New research shows that when people experience discrimination, they respond with a pattern of thoughts, behaviors, and physiological responses that may adversely affect their mental and physical health.
“Psychological factors, like discrimination, have been suggested as part of the causal mechanisms that explain how discrimination gets ‘under the skin’ to affect health,” said psychological scientist and senior researcher Wendy Berry Mendes, Ph.D., of the University of California, San Francisco.
“We wanted to explore the behavioral consequences that follow experiences of discrimination to better understand these mechanisms.”
Based on previous research, Mendes and her colleagues hypothesized that people would react differently depending on whether they were rejected by members of their own group or by members of another group.
They predicted that people who experienced perceived discrimination — rejection from someone of another race — would show responses such as anger, increased blood flow, greater vigilance and more risk-taking behavior.
The researchers recruited 91 participants to take part in a study investigating social interactions and online communication. The participants completed an initial memory task and selected an online avatar that matched their race and sex. They also provided a saliva sample and were hooked up to sensors that monitored cardiovascular activity.
The participants were told that they would be communicating with two “partners” over an online chat program, giving a speech and taking part in a discussion as the partners provided feedback via chat.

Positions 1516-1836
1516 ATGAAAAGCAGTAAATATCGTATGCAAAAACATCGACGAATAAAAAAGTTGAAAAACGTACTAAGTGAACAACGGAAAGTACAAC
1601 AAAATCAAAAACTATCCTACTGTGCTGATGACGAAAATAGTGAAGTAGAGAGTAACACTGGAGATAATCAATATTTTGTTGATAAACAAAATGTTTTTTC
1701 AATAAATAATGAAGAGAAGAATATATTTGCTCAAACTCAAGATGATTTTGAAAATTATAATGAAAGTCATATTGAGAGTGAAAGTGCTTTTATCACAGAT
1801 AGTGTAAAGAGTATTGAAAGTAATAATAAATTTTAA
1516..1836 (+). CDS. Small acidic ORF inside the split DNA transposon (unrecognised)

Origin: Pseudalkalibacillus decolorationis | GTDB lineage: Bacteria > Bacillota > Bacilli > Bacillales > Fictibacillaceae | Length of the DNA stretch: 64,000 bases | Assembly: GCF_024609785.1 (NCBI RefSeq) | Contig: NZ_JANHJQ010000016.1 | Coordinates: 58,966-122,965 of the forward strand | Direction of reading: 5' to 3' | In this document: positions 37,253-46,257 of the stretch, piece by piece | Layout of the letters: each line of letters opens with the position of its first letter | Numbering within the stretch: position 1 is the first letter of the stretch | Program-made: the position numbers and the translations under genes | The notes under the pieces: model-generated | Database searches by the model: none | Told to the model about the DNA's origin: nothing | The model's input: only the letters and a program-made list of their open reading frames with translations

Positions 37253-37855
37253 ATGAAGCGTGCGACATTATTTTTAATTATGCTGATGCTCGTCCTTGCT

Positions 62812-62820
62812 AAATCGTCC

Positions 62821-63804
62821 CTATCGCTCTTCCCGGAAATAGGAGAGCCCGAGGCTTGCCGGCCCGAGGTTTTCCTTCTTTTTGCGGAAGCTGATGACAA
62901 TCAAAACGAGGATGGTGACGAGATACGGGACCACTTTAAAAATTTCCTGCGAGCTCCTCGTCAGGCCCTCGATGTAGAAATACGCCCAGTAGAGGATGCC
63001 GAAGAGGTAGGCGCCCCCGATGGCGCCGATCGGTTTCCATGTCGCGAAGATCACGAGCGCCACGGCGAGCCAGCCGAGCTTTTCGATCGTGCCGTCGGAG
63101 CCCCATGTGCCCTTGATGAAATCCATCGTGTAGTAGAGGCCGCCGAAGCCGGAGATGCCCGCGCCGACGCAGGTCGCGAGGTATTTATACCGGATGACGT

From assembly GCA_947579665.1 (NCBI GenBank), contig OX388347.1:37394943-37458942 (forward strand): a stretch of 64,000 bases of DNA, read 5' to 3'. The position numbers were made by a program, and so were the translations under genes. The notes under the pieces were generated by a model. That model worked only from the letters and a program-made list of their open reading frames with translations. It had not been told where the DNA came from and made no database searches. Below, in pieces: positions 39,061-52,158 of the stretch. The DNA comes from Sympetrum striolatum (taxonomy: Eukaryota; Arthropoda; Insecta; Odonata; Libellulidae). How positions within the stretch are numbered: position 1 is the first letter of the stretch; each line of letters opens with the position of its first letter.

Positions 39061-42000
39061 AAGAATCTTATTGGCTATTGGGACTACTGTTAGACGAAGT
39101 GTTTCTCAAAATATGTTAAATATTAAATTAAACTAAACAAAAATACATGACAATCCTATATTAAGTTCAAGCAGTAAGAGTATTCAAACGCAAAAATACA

In reality, the partners’ responses were controlled by research assistants in another room and their feedback was adapted from a list of negative statements that the research assistants typed in real time.
Afterward, the participants provided another saliva sample and performed cognitive tasks that measured their recall from the earlier memory test, their vigilance, and their risk-taking.
The participants who were rejected by partners of a different race showed increased cardiac output, lower vascular resistance, and lower cortisol reactivity than participants rejected by same-race partners, according to the researchers, who added that they also showed more anger.
The researchers note that these findings are consistent with previous research demonstrating that anger, not shame, is the dominant emotional response following experiences of racial bias.
Participants rejected by partners of another race also showed greater sensitivity to rewards, leading them to engage in riskier behavior on a gambling task when the potential gain was greater, the researchers report.
The participants who experienced this cross-race rejection also showed increased vigilance for emotionally negative information, according to the researchers.
While vigilance can help individuals detect danger and respond to stressors, it can also lead to “false alarms” in which people detect bias in ambiguous situations, noted the researchers. They said this kind of bias for emotionally negative information has been linked to anxiety and a host of clinical conditions.
As the researchers expected, same-race rejection was associated with a different pattern of physiological and cognitive responses.
Participants who were rejected by members of their own race showed greater cortisol increases, less efficient cardiac output, increased vascular resistance, and impaired memory recall — a pattern of physiological reactivity that, when experienced chronically and excessively, has been linked to accelerated brain aging, cognitive decline, and early risk for Alzheimer’s disease, the researchers said.
“Together, these findings suggest that while social rejection creates strong negative emotions that are manifested in changes in the brain and body, the race of the person who rejects you alters the responses to social rejection,” Mendes said.
The researcher said she and her colleagues plan to continue this line of research by examining how discrimination might influence various real-world behaviors, such as eating, sleeping, driving and how people attend to health messages.
The results from the study are reported in Psychological Science, a journal of the Association for Psychological Science.